Kenya’s official submission for the 93rd Oscars Academy Awards
On December 10, 2020, Kenya’s official submission for the 93rd Oscars Academy Awards in the Best International Feature Film category The Letter, premiered in Kenyan cinemas. Njeri Maina talks with its producers and lead cast about the inspiration behind its making
During the war for independence in the colonial Kenya, one of the most effective ways that colonialists used to subdue freedom fighters was by labelling them and spreading propaganda about them.
The British, for instance, labelled Mekatilili wa Menza a witch, in a bid to try and subdue her.
She had oathing ceremonies for Giriama freedom fighters, which were also labelled as witching rituals.
It is interesting that the witch label is increasingly used today by the younger Giriama generation on the older members of the society, especially in Kilifi county. It is a clear remnant of colonialism.
This is one of the issues we discuss with Maia Lekow, Karisa Kamongo aka Kaladze Vidze and Christopher King, as we look at how their documentary film The Letter tackles witchcraft and the intergenerational gap which is a ripe breeding ground for conflict.
The Letter was filmed and produced by Maia and Christopher, and stars Karisa and his extended family.
It explores how Karisa’s family handles the incidence of their 95-year-old grandmother being accused of witchcraft by a family member.
The film is Kenya’s official entry for the 93rd Academy Awards, and is currently showing in cinemas in Nairobi and Mombasa.
“In 2013, we read a children’s book that had Mekatilili’s story. We started researching that and immersed ourselves in the Giriama community for about four years.
Our subject slowly morphed to include the hackings of the older generation by the younger one and how claims of witchcraft were at the centre of it all.
“So, in 2017, with about 500 hours of footage, most of which was in Giriama, we started looking for a translator.
A friend recommended Karisa, who as fate would have it, had just received a message on Facebook that his granny was being accused of witchcraft.
Karissa then consulted with his granny on whether she was okay with sharing her story with the world.
After her consent, we started filming,” Maia and Christopher told Spice in an interview.
The take off
They talk about working as a team and trying to make Karisa’s family comfortable enough to share their stories naturally.
They share how they both went into Karisa’s family with just two cameras, so that the family would feel more comfortable sharing in a smaller and more intimate space.
The process took two years, with multiple family members being interviewed resulting in more hours of incredible footage.
“I love documentaries. You never know what is going to happen and only learn on the go.
Karisa’s story unfolded as we filmed it. It is also important how pivotal a role the editor of a documentary plays.
We worked with Ricardo Acosta who helped us edit the footage into the thought provoking and conversation starter film it is today rather than a serial fetishisation of what is largely a human issue,” Maia explains.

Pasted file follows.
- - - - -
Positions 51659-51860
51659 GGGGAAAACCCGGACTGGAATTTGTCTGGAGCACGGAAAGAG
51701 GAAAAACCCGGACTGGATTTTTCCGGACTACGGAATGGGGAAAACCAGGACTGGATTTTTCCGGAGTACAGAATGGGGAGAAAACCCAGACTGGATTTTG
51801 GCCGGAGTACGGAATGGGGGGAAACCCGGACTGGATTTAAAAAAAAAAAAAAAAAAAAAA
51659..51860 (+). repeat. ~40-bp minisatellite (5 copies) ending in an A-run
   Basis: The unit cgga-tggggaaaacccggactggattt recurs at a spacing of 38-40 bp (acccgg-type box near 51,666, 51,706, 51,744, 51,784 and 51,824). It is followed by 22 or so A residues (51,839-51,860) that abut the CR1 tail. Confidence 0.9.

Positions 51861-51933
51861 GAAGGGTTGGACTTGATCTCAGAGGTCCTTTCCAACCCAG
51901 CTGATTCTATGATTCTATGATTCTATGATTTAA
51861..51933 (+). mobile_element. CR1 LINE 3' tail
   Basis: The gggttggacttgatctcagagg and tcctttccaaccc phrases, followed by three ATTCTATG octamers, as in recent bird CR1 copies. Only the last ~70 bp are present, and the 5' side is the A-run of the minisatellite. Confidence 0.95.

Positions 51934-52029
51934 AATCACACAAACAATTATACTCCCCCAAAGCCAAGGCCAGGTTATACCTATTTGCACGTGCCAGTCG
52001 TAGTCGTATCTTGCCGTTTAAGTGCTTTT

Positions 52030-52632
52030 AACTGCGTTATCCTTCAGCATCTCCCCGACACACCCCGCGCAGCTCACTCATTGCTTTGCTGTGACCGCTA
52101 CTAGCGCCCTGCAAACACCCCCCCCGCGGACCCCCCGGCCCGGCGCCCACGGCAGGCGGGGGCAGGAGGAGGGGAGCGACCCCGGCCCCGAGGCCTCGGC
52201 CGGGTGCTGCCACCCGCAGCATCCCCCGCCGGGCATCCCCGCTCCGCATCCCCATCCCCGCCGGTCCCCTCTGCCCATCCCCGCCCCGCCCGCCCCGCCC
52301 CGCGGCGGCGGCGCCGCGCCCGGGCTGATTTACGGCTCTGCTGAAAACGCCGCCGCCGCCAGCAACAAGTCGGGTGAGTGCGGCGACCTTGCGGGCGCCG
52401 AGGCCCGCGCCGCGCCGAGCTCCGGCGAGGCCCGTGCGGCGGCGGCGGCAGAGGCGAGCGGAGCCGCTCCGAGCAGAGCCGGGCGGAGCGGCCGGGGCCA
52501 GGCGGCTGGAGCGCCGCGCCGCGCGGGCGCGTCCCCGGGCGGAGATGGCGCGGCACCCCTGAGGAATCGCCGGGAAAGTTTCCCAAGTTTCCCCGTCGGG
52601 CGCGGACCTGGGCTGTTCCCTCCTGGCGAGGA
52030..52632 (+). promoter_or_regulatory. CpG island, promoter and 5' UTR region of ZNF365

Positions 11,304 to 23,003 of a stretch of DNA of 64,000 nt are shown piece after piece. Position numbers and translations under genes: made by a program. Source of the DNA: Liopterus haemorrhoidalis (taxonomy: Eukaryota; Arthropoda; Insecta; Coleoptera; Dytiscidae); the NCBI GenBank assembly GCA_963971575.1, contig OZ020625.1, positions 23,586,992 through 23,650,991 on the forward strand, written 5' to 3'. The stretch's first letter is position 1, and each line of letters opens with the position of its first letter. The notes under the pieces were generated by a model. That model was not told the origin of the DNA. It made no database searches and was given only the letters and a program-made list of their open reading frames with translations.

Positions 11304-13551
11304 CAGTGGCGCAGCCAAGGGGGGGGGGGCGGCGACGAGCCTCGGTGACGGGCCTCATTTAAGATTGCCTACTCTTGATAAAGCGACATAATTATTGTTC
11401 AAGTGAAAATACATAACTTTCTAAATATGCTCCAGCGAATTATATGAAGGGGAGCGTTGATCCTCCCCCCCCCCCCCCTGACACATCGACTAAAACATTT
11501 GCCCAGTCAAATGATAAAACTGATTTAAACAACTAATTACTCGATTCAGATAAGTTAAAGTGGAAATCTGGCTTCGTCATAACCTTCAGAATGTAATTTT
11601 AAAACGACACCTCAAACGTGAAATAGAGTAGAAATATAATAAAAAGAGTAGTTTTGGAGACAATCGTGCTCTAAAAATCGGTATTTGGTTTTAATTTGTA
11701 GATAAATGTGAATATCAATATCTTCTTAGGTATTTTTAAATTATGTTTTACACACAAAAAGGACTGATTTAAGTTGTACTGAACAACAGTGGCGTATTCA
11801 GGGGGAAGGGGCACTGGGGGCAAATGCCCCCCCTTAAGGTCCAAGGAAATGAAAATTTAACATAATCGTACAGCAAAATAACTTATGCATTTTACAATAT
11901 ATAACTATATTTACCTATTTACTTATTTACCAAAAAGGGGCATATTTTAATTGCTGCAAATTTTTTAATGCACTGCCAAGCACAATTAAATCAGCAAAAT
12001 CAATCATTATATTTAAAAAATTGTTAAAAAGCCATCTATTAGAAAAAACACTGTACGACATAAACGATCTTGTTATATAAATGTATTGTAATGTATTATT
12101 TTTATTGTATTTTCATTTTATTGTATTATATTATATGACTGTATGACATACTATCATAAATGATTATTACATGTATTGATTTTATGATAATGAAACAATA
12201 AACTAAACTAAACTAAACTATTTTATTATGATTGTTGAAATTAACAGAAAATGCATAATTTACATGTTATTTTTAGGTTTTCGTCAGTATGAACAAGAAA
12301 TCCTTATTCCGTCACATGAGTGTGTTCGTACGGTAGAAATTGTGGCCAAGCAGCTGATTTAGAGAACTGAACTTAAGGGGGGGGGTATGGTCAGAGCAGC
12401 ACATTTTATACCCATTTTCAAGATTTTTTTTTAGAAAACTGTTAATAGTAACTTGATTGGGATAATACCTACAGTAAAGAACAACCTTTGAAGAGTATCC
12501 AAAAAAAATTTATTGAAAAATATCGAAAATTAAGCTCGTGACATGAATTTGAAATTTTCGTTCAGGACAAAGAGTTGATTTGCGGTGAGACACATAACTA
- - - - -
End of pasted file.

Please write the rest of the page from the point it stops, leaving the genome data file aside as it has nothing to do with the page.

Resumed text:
Maia also shares how she worked with Ken Myrrh on the film’s original score, which is made up of 11 original tracks.
The tracks include one Giriama singing game she was taught by Karisa and another track that Karisa made for the film.
Karisa, a community worker and musician, talks candidly about how witchcraft allegations and hackings are quite common in his community.
He attributes this to the intergenerational gap between the young and the old and the scarcity of resources.
“The witchcraft label is bandied around quite often, at times by my generation and those slightly older.
I feel that part of the reason why we believe such claims without proof is out of lack of knowledge or understanding about the older generation.
We cast them as grandmothers and grandfathers and people who should pave way for the rest of us and do not give them room to be the nuanced humans that they are.
“These beliefs are ripe grounds for fake pastors and diviners to come in and fan fears and propaganda to levels that can easily translate to violence.
I know granny, and I was sure that anyone who knew her would have realised that these claims were false.
I hoped that sharing her story would help my community better resolve issues without violence being the first resort,” Karisa emotes.
He shares how the entire process was eye opening for him, as he confronted biases and beliefs that he would not have believed would be harboured by his own family members had someone told him before.
He talked with friends and other community members and learnt how the older generation was being hacked by the younger as the latter looked for ways to faster inherit ancestral land.
The hackings would be legitimised by levelling witchcraft claims against the hacked.
Karisa shares how hearing stories from other elders who had been accused of witchcraft highlighted how important it was to share granny’s story.
He says that he never knew her story would be as big as it is now or that it would win awards on the world stage. He just wishes his grandmother was still around to share this triumph.
“She passed away in July from natural causes. She was 95. I am glad that we managed to share the final film with her.
She hoped her story would educate the community and help reduce the threats and witchcraft allegations often levelled against the older generation. I feel like this project in a way immortalised her,” says Karisa.